Mad Catz R.A.T Pro X3 Supreme Edition Review


Mad Catz R.A.T Pro X3 Supreme Edition Review


Let's get the big elephant out the room first. When this appeared in the office we had a quick hunt for pricing and the general consensus of opinion amongst various sites was that this extremely limited Supreme Edition was retailing around the £200 mark. With that in mind we expected this to be a mouse than nearly played itself, especially when anything above £100 is near guaranteed to be wireless. Since then the Supreme Edition has fallen off the face of the Earth in any retailer we can think of. So the price is a little bit nebulous.

Even if you treat the price of the vanilla Pro X3 as the value of the mouse - £110 - then it falls short of an awful lot of high end mice. The PixArt PWM3389 sensor is unquestionably one of the best around, and even in 16000 DPI form as it is here you're getting an optical sensor that tracks beautifully on all manner of surfaces, with no lag, weird angles, or anything other than crisp, highly responsive pointer/crosshair control.  The Pro X3 is replete with the famous Omron switches and these too live up to the high standards we've come to expect from the Omron range with a crisp, tactile response and none of the bubble-wrap squidginess lesser buttons can give. But the lighting is pretty poor with only two zones. One, the X3 logo, is so small that colour changes are barely noticeable, whilst the larger one behind the back/forward buttons has serious issues with consistency in both brightness and colour reproduction.

Having first reviewed the £85ish R.A.T 8+ Adv we were hugely impressed by the amount it offered to play with, both in customisable part options and buttons/wheels/movement that absolutely smoked this R.A.T Pro X3 Supreme Edition in specifications. It's tough not to come away from the Pro X3 feeling a little bit disappointed. Compared to the 8+ Adv it has fewer lighting options, and much worse ones, it has a lower DPI sensor, it's not wireless, it hasn't got adjustable weighting, it hasn't got adjustable side button angles.. it just doesn't match up very well. It isn't bright red though, so that's definitely a tick in the Pro X3 box.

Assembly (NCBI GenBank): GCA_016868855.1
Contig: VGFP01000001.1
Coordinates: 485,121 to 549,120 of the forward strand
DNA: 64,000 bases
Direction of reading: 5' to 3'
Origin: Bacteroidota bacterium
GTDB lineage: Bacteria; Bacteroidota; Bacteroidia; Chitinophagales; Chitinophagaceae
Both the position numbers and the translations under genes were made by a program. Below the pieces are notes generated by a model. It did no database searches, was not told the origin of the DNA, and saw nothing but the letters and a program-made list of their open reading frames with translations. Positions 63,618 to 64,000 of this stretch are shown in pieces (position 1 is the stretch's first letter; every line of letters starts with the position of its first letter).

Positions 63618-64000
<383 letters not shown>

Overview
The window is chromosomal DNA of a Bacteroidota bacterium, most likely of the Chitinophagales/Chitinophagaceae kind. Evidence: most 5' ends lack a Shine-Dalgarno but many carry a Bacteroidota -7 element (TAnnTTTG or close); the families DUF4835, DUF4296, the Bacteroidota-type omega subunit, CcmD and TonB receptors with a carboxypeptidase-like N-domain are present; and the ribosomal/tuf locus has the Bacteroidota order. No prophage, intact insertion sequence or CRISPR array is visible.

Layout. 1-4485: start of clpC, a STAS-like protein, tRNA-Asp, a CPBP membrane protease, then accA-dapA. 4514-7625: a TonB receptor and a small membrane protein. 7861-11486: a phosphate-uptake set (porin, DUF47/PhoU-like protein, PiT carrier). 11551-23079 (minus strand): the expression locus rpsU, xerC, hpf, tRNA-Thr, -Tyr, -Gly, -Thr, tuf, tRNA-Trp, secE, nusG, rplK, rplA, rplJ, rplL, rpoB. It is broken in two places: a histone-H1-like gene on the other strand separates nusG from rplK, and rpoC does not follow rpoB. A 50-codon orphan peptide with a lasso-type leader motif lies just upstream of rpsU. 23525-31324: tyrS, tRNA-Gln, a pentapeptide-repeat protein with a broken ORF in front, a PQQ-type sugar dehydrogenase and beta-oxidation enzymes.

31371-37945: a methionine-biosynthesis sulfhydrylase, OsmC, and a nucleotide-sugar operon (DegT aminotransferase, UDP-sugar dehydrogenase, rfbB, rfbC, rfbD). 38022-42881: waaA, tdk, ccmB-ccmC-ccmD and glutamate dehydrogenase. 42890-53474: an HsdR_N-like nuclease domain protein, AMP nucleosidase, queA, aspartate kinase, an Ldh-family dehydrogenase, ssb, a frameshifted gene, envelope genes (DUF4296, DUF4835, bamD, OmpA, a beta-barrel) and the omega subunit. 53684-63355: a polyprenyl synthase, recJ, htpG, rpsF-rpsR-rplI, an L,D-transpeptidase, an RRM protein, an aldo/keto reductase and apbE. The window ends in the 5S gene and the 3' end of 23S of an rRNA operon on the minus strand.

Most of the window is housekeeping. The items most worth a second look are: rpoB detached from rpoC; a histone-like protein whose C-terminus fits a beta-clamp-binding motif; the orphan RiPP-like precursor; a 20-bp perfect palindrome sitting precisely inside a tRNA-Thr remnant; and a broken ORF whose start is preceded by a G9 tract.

All of which means that what you're really paying for here is the ability to change nearly all of the mouse parts out for ones that match your own taste. We're big fans of that concept here at OC3D. What you have to bear in mind though, is that once you have found a setup that enhances your gaming prowess, what are you going to do with all the other bits and bobs you've paid a lot of good money for? It's not like the world is short of various mice that cater to all needs, heck even Mad Catz themselves have loads if you are a big fan of the skeletal frame aesthetic. The components are high quality and robust. Sometimes when you have a mouse with alternative panels it feels like the options aren't the same quality that you'd get from a one-piece mouse, but the ones in the box of the Supreme Edition are high quality and once everything is installed you'd never tell that wasn't how it was meant to be.

All of which makes summing up the R.A.T Pro X3 Supreme Edition a challenge. The software gets unequivocal praise, being lightweight, responsive, clearly laid out and an absolute joy to use. The PixArt PWM3389 sensor is as brilliantly accurate as it has always been and the Omrom switches are crisp and glorious. So as a mouse, it's a little pricey but worth the money and will give you years of satisfactory service, hence it wins our OC3D Gamers Choice award. However, if you don't want the special gold and black colour scheme of the Supreme Edition, don't really want the limitations of a single not very good lighting zone, don't want to spend money on lots of plastic that will largely sit in a box once you've worked out your favourite combo, then we'd definitely go for the R.A.T 8+ Adv which, red colouring aside, is a better all-rounder and more affordable to boot.

Mad Catz R.A.T Pro X3 Supreme Edition Review  

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